India’s luxury market advances without the major international brands


Indian silk

France and Italy currently rank 9th and 10th respectively, in the top of international investor countries in India, behind major investors such as Mauritius, Japan,United States and Singapore. Most of the Italian and French investments investments are focused on FMCG, luxury industry registering insignificant figures. Most of the major international luxury brands in fashion/accessories, watches and jewelry have been content with a wholesale distribution, most of them having been unable to develop local franchising operations. Many brands blame their lack of progress on the strict legislation, bureaucracy and corruption, which are all at very high levels India.

But is China any different ? Or is Brazil an easy market ? We, at CPP, cannot agree. Like in the case of many important emerging markets, the majority of nternational luxury brands have applied a ”standard”  expansion policy, disconsidering the specifics of the market. It is true that politics and instability are definitory of the India market, but so is China. Unlike China, India has never embargoed Google or has never applied direct censorship on business dealings.

Luxury brands irrespective of the sector, have long expressed a keen interest in India, mostly because of the size of the market, yet very few such brands have closely analyzed the specifics of Indian market. For instance, India is a market which does not need to be ”educated” in the sense which is applied in other emerging markets such as China or Russia.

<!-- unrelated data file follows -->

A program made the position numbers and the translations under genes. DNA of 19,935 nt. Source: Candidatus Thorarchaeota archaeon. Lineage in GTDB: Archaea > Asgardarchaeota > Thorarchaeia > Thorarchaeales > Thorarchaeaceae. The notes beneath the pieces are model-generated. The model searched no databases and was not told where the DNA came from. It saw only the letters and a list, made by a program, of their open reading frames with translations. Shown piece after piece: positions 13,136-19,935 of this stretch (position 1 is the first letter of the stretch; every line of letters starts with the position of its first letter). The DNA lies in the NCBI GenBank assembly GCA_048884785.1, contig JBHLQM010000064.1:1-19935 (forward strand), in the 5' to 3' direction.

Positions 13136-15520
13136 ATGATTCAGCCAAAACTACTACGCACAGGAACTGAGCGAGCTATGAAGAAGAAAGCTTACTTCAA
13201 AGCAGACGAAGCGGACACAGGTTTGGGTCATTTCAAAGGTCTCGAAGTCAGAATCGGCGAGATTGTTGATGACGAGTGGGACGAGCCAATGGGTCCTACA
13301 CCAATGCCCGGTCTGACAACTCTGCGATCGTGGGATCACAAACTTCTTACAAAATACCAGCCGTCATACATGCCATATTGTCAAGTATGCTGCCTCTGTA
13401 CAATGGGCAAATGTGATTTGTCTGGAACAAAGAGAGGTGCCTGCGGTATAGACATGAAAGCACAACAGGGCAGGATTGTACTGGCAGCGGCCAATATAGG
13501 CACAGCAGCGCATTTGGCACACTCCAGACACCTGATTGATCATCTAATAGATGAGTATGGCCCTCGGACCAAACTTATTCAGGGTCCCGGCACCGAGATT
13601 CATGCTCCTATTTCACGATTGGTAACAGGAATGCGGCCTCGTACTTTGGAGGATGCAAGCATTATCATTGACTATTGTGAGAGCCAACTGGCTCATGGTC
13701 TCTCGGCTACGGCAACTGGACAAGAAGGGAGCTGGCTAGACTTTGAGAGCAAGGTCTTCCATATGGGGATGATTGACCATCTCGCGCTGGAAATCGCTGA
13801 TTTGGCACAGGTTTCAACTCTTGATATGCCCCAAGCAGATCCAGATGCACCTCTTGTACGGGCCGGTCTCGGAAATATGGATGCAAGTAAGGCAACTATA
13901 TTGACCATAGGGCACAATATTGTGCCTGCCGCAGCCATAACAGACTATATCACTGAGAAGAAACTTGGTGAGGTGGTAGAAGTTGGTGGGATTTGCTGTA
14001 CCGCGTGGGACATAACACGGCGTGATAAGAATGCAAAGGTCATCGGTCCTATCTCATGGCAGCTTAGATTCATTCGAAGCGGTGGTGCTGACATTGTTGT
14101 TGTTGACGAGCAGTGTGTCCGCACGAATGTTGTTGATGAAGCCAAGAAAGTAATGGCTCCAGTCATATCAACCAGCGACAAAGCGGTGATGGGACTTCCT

It is in India that major brands such as HERMES have found not only inspiration but also techniques in manufacturing leather goods or silks. India’s rich cultural heritage cannot be overlooked ! India’s Taj Hotels have long been recognized as some of the finest hotels in the worldwide. Four Seasons, Shangri La or Kempinski have indeed found excellent investors in India and have developed spectacular projects, yet unlike markets such as Brazil or China, luxury hospitality in India has a heritage of thousands of years.

The same applies to clothing and jewelry. India not only has the finest luxury raw materials such as gold, platinum, silk or cotton, but also has extremely high quality craftsmanship. That is why, competing with local jewellers could prove challenging to the most reputed international luxury jewellery brands. The same applies to fashion, where traditional tailored clothing is still a must for the wealthy individuals. There is also the ”luxury show off” factor, which is very different compared with other emerging markets such as China. While Chinese wealthy consumers prefer to wear the same branded products like their piers, Indians often wish to appear different, unique and special, hence the very creative craftsmanship and finishings of any luxury products made locally.

Oliver Petcu